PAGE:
A random question for you...do you recall if your Elaeis Guineensis grew up-then-out, or out-then-up?  I have a whole leaf mutant that's going pretty upwards so far, but it's only about 6 feet overall height.  And I have a regular type that I may have planted too close to a pathway.  But if they stay fairly vertical (like the one on your patio) then it might be okay.  Any thoughts?

I can't recall now,  but as my Elaeis guineensis grew it really started to spread. It has a wide canopy.  This spring I will plant the E. guineensis I have on my lanai.  With regard to my hybrid livistona, I know, especially when it was younger, that the new petioles were a wine/maroon color. I had another hybrid livistona. It was the fastest growing livistona I ever had. I really loved this palm. However, in 2017 Hurricane Irma bent the entire crown over. I thought maybe the trunk was partially snapped. However, over the next five years the upper trunk straightened back up. But Hurrican Ian snapped the top five feet of trunk off, the crown falling to the ground. I surmised that the trunk was partially cracked and weakened by Hurricane Irma -- and Hurricane Ian snapped the trunk at the weak spot. Here's a short video of my lost beloved livistona. 

 

2 hours ago, D. Morrowii said:

Great video tour Walt, really beautiful garden you created there. Thanks for sharing it. 

Thanks for the compliment.

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Mad about palms

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@Walt ah, ok then I'd guess the hybrid Livistona has some Mariae in it.  I have a double Mariae that's super red, but they are only about 3' tall overall.  I read that they lose most of their coloring as they get older.

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9 hours ago, Walt said:

Thank you, mate. Nice to hear from someone down under.

We’re not that far down under just different that’s all us Aussies are the best thing about getting older is our palms look better as they grow with us great garden Walt I have waited 20 years for my garden to give the vision I seen when planting it out you have done exactly that seen a vision and your looking at it in your garden congratulations 

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16 hours ago, happypalms said:

We’re not that far down under just different that’s all us Aussies are the best thing about getting older is our palms look better as they grow with us great garden Walt I have waited 20 years for my garden to give the vision I seen when planting it out you have done exactly that seen a vision and your looking at it in your garden congratulations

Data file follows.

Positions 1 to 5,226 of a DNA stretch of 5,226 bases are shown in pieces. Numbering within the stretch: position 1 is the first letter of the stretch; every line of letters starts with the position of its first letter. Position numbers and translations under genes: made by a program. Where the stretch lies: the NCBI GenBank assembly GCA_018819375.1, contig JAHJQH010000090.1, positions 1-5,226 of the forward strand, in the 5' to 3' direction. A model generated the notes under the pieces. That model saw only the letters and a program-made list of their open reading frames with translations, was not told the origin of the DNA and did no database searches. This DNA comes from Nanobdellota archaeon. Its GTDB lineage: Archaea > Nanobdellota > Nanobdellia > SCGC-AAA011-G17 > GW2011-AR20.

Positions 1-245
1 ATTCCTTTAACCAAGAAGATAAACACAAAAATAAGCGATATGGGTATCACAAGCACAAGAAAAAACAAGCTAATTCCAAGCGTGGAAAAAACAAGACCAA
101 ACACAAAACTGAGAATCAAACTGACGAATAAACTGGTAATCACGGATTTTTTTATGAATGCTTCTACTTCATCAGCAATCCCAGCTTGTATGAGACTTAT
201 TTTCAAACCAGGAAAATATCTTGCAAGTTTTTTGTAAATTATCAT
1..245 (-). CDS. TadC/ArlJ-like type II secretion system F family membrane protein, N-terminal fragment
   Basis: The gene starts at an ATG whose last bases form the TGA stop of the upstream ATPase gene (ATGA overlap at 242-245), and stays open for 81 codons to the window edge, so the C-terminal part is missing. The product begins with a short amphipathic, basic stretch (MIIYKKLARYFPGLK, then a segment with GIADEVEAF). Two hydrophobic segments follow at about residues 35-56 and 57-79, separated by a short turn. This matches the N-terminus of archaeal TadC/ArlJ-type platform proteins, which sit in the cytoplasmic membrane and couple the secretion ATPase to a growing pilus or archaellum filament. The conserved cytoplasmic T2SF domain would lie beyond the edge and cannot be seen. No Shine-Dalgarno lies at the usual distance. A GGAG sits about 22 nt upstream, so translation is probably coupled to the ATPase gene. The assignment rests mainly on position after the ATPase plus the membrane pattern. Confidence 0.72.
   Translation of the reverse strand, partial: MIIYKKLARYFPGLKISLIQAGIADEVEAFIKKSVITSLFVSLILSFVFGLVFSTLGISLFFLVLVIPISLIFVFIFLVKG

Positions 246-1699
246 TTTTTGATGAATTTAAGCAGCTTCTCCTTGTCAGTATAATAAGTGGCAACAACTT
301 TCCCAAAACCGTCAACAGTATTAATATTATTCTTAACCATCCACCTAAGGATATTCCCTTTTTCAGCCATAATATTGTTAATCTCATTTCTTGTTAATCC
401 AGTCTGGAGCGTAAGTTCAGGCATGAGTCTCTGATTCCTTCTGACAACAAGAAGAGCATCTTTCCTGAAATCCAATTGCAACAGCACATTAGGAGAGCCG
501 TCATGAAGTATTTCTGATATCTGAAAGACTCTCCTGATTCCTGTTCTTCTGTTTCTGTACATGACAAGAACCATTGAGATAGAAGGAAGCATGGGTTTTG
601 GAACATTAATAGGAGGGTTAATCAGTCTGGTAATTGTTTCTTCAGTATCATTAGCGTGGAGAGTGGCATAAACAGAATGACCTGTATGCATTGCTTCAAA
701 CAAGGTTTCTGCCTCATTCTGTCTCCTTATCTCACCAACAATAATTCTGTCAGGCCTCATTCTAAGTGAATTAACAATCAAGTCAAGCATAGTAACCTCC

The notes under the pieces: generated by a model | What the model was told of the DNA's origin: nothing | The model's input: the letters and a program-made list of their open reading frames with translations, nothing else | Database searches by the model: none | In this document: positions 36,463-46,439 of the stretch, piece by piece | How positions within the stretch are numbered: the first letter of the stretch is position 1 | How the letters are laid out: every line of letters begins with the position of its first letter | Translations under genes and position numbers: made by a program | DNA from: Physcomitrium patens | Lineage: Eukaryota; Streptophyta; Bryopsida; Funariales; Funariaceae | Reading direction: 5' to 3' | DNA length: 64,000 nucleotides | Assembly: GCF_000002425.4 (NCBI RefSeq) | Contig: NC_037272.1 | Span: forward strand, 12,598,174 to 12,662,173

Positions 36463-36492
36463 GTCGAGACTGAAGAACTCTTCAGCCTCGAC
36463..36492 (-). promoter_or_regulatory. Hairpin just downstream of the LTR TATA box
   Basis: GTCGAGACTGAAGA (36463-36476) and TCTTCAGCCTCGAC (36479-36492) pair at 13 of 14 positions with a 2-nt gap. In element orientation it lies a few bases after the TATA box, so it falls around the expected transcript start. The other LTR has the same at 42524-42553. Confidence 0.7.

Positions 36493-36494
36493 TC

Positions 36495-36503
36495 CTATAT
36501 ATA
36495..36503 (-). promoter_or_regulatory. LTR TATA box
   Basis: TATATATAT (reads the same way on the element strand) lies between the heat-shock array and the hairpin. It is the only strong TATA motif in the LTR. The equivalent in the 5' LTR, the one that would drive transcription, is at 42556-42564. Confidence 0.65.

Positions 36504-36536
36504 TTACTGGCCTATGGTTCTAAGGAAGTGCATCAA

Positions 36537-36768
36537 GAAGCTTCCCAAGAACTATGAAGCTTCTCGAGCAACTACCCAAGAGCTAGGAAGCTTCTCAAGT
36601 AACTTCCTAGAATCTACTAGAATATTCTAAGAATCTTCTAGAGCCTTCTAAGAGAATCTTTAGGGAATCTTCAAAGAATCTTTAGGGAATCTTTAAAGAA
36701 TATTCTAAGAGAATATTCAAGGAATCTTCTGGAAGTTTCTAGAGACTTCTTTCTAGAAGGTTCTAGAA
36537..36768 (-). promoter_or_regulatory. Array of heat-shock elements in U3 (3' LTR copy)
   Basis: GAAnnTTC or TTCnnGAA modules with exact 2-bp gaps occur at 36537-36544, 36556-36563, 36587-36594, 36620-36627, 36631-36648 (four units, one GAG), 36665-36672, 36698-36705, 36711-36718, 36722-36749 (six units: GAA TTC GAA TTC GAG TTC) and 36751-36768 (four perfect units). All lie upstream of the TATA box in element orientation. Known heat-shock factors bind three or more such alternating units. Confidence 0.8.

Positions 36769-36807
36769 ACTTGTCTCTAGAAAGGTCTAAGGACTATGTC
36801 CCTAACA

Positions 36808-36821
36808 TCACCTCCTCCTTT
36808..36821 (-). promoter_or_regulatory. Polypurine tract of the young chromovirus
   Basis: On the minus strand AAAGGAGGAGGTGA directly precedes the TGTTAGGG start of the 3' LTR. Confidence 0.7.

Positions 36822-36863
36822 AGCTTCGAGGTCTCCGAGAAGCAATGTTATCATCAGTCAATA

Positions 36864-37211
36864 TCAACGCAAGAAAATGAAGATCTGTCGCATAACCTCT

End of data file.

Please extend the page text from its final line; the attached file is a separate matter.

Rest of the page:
At this point in my life, my garden is basically my life. My wife wants me to sell and go live in condo (because of age and health issues). I told her there's no way I can do that. I told her as long as I can walk we're staying right here. I have too much of an emotional investment to ever leave where I am now.

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Mad about palms

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@Walt your property looks great! I saw that you have a dictyosperma album conjugatum  variety. I was curious how long you've had it planted out there and what kind of cold it's seen?

I love that variety, and it's such a great grower. I planted one at my house in West Bradenton in full sun and it's put on a decent amount of size, although it hasn't seen any real cold there because West Bradenton stays pretty warm (never seen it go below 32⁰). 

I just moved out to the east side of manatee county, so I'm curious how one of those will do when they're actually exposed to some cold weather out here.

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On 11/25/2023 at 9:07 PM, RainforestCafe said:

@Walt your property looks great! I saw that you have a dictyosperma album conjugatum  variety. I was curious how long you've had it planted out there and what kind of cold it's seen?

I love that variety, and it's such a great grower. I planted one at my house in West Bradenton in full sun and it's put on a decent amount of size, although it hasn't seen any real cold there because West Bradenton stays pretty warm (never seen it go below 32⁰). 

I just moved out to the east side of manatee county, so I'm curious how one of those will do when they're actually exposed to some cold weather out here.